Chicken pox

Michelle - posted on 02/28/2010 ( 4 moms have responded )

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I am 31 weeks pregnant with my first baby. I recently was exposed to chicken pox, I have had them before when I was younger. Although I did notice that I had one single blister on my shoulder but didn't know what it was til I found out my niece (18months old) had them. She had the vaccine and about 2 weeks ago had a booster as well but she fell into the 2% who still get them even with the vaccine. I haven't been able to contact my Dr. yet.

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Sharon - posted on 02/28/2010

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What would happen to my baby if I got chicken pox while I'm pregnant?



Chances are good that no harm would come to your baby, but timing is a factor. If you get chicken pox during the first or second trimester of pregnancy, there's a slight risk (probably less than 1.5 percent overall) that your baby will get something called congenital varicella syndrome (CVS). The risk is highest (about 2 percent) if you're infected between 13 and 20 weeks' gestation.



CVS is characterized by birth defects, most commonly skin scarring, malformed limbs, an abnormally small head, and vision problems. Plus, a baby with CVS may also grow poorly in utero and suffer from seizures and physical and mental developmental disabilities. The infection may also increase the risk of miscarriage or later fetal death.



If you do contract chicken pox, you'll have a detailed ultraound to look for signs of defects or other problems and at least one follow-up sonogram to see how your baby is doing later on. You may also choose to meet with a genetic counselor to discuss the risks in your particular case and decide how you want to proceed.



Is my baby at risk if I get chicken pox close to my due date?



If you get chicken pox early in the third trimester of pregnancy, your baby will probably be fine. Here's why: About five days after you come down with chicken pox, your body develops antibodies to the virus and passes them to your baby through the placenta, offering protection that his own immature immune system couldn't provide on its own.



If you develop chicken pox five to 21 days before your baby is born, he might develop chicken pox, but because of the antibodies he received from you, it's much less likely to be serious. (Some babies exposed to chicken pox in utero don't have any signs of infection at birth but develop a case of shingles during infancy or early childhood without having had chicken pox. Fortunately, it's usually not serious.)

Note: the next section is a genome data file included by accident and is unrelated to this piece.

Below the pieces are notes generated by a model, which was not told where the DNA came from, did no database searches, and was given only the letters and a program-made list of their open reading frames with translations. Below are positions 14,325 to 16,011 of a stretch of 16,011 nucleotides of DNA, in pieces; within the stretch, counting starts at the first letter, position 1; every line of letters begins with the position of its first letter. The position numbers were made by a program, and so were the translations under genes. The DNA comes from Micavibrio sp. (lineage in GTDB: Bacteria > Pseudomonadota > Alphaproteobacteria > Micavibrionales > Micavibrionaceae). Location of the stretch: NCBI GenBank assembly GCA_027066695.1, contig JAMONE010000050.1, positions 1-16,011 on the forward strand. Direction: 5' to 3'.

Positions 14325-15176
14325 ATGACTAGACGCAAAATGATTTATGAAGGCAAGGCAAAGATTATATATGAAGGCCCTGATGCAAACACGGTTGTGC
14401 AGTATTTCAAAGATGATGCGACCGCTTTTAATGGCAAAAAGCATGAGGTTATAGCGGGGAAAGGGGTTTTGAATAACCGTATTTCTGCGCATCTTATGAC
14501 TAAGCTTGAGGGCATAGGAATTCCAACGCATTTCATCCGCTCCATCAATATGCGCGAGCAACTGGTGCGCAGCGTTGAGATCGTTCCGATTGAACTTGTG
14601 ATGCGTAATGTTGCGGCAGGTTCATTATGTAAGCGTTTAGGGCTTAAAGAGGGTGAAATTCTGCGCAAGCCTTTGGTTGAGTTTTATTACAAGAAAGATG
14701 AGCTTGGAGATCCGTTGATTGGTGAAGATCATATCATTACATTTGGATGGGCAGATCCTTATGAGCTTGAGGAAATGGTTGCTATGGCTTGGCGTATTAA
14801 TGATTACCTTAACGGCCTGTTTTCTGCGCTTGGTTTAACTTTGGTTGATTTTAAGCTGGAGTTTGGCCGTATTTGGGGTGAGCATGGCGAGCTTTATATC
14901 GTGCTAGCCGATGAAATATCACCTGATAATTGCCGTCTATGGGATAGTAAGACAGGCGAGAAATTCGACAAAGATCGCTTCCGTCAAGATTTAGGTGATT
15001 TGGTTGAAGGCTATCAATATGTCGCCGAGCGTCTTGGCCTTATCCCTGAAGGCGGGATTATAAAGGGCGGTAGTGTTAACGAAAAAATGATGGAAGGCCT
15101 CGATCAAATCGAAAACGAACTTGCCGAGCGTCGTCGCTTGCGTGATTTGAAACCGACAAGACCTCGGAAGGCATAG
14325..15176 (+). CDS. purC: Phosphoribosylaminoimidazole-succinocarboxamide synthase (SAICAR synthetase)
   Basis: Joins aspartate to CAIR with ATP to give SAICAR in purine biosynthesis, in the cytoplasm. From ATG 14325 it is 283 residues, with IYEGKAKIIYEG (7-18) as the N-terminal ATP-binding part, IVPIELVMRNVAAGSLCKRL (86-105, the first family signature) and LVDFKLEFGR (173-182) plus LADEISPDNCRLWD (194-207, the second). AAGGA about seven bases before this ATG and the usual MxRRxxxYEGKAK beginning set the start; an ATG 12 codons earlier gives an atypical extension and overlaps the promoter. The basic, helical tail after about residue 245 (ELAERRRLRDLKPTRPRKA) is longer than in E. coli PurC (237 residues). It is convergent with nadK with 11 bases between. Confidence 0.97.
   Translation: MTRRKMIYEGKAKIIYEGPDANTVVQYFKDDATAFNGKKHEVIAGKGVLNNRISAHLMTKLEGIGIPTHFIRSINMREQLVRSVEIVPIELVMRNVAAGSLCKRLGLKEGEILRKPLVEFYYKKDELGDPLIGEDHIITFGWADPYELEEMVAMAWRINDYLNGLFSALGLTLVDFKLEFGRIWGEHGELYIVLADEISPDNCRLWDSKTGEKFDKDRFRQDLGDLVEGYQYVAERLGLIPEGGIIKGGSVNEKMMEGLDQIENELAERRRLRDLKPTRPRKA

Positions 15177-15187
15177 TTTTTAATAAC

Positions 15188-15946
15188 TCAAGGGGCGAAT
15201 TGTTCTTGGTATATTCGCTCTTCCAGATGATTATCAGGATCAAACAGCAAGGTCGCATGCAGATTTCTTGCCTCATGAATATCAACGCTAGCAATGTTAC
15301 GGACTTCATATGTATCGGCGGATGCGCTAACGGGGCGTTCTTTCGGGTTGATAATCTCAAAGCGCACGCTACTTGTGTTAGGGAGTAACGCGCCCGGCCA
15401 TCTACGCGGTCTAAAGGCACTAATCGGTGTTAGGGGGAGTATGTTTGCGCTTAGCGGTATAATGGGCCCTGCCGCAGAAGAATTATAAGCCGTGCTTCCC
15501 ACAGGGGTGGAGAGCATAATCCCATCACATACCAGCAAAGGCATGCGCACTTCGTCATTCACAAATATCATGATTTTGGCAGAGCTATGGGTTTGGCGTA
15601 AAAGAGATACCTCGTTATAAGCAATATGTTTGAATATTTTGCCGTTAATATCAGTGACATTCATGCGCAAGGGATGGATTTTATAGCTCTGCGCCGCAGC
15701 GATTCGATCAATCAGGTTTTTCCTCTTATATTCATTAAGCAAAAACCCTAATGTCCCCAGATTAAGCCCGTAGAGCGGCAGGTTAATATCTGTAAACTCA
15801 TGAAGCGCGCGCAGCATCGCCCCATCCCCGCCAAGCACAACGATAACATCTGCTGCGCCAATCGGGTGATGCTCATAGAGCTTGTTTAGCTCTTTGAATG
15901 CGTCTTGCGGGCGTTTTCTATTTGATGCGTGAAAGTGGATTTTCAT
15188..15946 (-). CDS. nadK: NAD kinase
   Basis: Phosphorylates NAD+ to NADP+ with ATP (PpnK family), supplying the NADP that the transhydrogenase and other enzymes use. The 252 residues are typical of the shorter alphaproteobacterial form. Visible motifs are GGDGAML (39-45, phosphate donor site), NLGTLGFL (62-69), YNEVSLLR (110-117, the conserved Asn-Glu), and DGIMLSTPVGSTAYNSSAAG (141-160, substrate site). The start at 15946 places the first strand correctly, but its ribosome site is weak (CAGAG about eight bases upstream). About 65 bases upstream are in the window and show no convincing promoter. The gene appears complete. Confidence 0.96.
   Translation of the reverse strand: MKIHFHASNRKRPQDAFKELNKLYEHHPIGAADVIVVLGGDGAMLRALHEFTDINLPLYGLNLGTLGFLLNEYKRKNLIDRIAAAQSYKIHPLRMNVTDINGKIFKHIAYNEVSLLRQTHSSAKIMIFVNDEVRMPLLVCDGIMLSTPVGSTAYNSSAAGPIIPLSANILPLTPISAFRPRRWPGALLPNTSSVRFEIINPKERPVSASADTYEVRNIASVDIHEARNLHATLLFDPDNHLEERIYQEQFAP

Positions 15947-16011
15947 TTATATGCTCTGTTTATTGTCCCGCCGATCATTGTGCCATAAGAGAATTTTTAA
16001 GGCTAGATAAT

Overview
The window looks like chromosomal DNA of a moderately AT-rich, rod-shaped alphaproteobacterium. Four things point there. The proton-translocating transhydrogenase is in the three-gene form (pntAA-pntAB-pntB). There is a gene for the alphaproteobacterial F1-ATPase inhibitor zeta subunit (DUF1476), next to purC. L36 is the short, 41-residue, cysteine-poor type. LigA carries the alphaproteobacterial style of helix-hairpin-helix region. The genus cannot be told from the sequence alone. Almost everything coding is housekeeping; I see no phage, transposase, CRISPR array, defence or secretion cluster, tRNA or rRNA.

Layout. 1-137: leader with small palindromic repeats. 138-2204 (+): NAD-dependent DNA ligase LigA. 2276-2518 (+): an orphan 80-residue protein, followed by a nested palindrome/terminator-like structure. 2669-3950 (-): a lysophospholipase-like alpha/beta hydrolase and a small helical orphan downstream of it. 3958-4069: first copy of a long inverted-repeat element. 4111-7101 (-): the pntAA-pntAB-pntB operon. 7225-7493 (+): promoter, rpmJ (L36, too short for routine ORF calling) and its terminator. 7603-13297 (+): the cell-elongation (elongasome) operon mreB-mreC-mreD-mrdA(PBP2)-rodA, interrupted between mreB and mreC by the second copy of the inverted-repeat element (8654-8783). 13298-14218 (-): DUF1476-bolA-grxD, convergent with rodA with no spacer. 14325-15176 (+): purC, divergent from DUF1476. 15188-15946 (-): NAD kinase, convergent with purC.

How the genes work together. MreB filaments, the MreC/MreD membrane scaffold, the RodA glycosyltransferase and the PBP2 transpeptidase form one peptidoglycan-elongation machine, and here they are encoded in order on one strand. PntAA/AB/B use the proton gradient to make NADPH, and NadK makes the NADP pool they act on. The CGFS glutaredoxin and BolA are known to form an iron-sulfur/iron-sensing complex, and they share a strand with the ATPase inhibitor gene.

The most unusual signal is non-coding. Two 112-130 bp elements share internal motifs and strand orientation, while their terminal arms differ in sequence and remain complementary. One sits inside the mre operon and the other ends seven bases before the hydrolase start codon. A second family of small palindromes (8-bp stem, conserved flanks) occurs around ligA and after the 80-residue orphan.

The most risky time to come down with chicken pox is between five days before giving birth and two days after delivery, because then your baby is exposed to the virus but doesn't have time to receive antibodies from you. In this case, there's a high chance (estimated at 17 to 30 percent) that he'll develop what's called neonatal varicella, or newborn chicken pox, which can be serious and even life threatening – especially if left untreated.



Fortunately, your baby's risk of a severe case can be greatly reduced if he gets a shot of varicella zoster immune globulin (VZIG), a blood product that contains chicken pox antibodies. (You may also see this referred to as VariZIG, which is the brand name of the VZIG product that's currently available in the United States.) Your baby will be given the shot soon after birth if your chicken pox showed up within five days of delivery or as soon as you discover your rash if it's within two days after delivery.



If your newborn shows any sign of developing the infection – such as coming down with a fever or showing a rash of even a few spots – he'll be treated intravenously with the antiviral drug acyclovir.



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Kate CP - posted on 02/28/2010

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Are you running a fever? Do you have swollen lymph nodes (glands)? Are you tired and sore? If no then I would suspect you're fine. If yes then I would see the doctor.

Iridescent - posted on 02/28/2010

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If you got a blister from them, it is a huge deal. Go to your doctor immediately so they can at least monitor it (even if you have no symptoms, call at a minimum).

Mahalia - posted on 02/28/2010

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ALTHOUGH BEING PREGNANT WITH CHICKEN POX IS RISKY.95% OF ADULTS ARE IMMUNE TO IT IF THE HAD IT BEFORE.SO THE BEST THING TO DO IS CONTACT YOU DOCTOR AND SEE WHAT THEY SAY

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